The Ministry of Justice, Islamic Affairs and Waqf issued a number of decisions in 2022, which supplemented and gave effect to several provisions of Bahrain’s Personal Data Protection Law (PDPL). These decisions became effective on March 18, 2022, and covered a range of related matters including, inter alia, (1) the transfer of personal data outside the Kingdom of Bahrain; (2) specifics related to the technical and organizational measures that guarantee protection of personal data; (3) procedures for processing sensitive personal data; (4) specifics surrounding the Data Protection Guardians; (5) rights of data subjects; (6) procedures for lodging complaints; (7) processing of personal data in the context of criminal proceedings; and (8) public registers of personal data. The PDPL now includes the principles of “privacy by design,” data protection impact assessments (DPIAs), a mechanism for data breach notifications, and binding corporate rules for transferring data across borders.

IV. Egypt

The human rights situation in Egypt continued to deteriorate throughout 2022, with charges of “spreading false news” deployed against a former Presidential candidate, creators of satirical TikTok videos, whistleblowers, and independent journalists. Early 2022 also saw President al-Sisi issue a decree to expropriate private properties across 36 Nile islands, leading to clashes between houseboat residents and security forces.

Economically, Egypt struggled with rising inflation and food supply issues. Attempting to address these financial and monetary crises, the government increased tolls on the Suez Canal and announced a three-month ban on the export of wheat. In addition, the government also began issuing bonds in yuan, while the Central Bank initiated a flexible exchange rate regime. In addition, the Prime Minister granted several golden licenses to foreign investors for the first time since the license was established in 2017.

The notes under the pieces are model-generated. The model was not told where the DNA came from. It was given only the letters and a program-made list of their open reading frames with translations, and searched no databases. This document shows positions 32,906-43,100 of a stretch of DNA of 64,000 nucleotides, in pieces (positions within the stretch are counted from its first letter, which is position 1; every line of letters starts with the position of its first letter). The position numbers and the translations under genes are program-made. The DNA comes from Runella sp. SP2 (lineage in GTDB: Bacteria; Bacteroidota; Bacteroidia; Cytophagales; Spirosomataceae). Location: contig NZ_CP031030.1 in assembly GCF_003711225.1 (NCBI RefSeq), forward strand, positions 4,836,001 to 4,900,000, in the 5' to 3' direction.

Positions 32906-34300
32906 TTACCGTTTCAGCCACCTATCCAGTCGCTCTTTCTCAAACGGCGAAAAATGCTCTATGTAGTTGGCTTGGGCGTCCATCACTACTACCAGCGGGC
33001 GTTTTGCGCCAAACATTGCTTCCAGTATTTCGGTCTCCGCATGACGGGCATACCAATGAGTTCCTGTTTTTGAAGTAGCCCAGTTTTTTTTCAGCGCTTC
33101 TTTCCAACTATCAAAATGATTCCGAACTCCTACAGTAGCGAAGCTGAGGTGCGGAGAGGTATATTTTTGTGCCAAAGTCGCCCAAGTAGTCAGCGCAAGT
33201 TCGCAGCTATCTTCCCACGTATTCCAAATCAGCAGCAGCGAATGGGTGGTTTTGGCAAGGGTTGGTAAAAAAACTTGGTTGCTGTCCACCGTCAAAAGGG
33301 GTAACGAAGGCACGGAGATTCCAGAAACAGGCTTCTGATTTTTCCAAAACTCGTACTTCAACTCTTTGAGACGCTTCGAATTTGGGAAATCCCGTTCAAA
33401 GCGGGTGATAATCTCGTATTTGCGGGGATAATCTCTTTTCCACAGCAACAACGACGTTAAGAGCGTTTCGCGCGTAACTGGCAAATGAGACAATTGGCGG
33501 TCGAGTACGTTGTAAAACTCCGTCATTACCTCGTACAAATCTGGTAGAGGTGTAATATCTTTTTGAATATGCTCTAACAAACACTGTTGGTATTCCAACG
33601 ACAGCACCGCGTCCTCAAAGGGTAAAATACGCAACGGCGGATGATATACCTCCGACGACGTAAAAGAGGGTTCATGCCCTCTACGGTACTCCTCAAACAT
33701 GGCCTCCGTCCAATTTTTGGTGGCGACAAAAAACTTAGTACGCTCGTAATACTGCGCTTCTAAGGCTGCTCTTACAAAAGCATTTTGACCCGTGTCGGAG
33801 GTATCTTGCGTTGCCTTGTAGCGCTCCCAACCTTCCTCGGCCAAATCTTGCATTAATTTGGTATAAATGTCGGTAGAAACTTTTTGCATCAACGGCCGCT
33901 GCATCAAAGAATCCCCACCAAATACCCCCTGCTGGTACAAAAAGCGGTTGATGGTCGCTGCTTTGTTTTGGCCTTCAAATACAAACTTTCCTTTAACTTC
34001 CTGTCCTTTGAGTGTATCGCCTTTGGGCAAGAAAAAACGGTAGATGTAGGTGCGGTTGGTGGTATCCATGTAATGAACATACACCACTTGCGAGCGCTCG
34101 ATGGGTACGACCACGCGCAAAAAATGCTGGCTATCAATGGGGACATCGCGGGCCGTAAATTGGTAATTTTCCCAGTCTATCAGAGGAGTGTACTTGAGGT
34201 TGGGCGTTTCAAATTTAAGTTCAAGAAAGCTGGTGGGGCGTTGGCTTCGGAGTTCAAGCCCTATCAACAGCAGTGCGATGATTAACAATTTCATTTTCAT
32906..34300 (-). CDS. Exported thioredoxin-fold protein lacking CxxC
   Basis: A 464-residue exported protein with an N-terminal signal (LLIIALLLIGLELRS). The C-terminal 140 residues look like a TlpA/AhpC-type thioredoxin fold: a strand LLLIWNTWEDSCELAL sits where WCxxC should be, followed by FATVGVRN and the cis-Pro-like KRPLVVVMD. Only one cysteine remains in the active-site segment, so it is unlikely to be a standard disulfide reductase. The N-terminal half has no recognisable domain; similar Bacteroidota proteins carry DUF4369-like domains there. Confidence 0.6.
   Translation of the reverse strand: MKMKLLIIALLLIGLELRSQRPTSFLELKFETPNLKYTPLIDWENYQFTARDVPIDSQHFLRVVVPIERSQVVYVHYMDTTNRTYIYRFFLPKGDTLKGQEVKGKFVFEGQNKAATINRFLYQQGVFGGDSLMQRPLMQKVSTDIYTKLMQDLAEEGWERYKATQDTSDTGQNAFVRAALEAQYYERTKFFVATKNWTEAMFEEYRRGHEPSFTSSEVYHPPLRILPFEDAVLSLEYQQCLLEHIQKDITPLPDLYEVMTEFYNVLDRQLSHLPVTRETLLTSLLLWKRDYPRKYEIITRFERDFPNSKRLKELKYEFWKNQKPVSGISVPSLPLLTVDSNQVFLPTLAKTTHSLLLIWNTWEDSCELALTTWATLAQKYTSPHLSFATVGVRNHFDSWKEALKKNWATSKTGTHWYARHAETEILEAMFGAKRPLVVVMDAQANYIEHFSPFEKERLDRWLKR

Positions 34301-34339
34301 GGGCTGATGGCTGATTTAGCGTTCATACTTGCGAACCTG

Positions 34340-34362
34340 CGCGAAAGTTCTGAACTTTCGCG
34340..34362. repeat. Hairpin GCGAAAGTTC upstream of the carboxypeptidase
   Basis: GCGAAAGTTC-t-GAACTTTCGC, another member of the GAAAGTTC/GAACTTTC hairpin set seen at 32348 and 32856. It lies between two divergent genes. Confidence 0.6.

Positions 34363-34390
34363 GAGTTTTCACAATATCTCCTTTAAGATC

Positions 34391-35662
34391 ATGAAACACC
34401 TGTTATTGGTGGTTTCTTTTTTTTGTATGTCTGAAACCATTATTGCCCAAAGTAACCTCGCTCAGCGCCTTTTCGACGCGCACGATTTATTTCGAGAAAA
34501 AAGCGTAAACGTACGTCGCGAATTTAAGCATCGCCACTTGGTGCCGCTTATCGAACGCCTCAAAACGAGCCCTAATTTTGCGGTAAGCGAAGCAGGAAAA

Finally, within the legal structure, there was progress on issues of gender and religious representation. In February, the Egyptian State Council opened applications for assistant delegate positions to women and the first Christian was appointed to head the Constitutional Court. In May, the Ministry of Awqaf created the first fatwa councils comprised solely of women. In October, Dar al-Ifta drafted the first fatwa charter addressing climate change, and President al-Sisi announced the beginning of a national dialogue with opposition groups, the outcome of which has yet to be seen.

V. Iran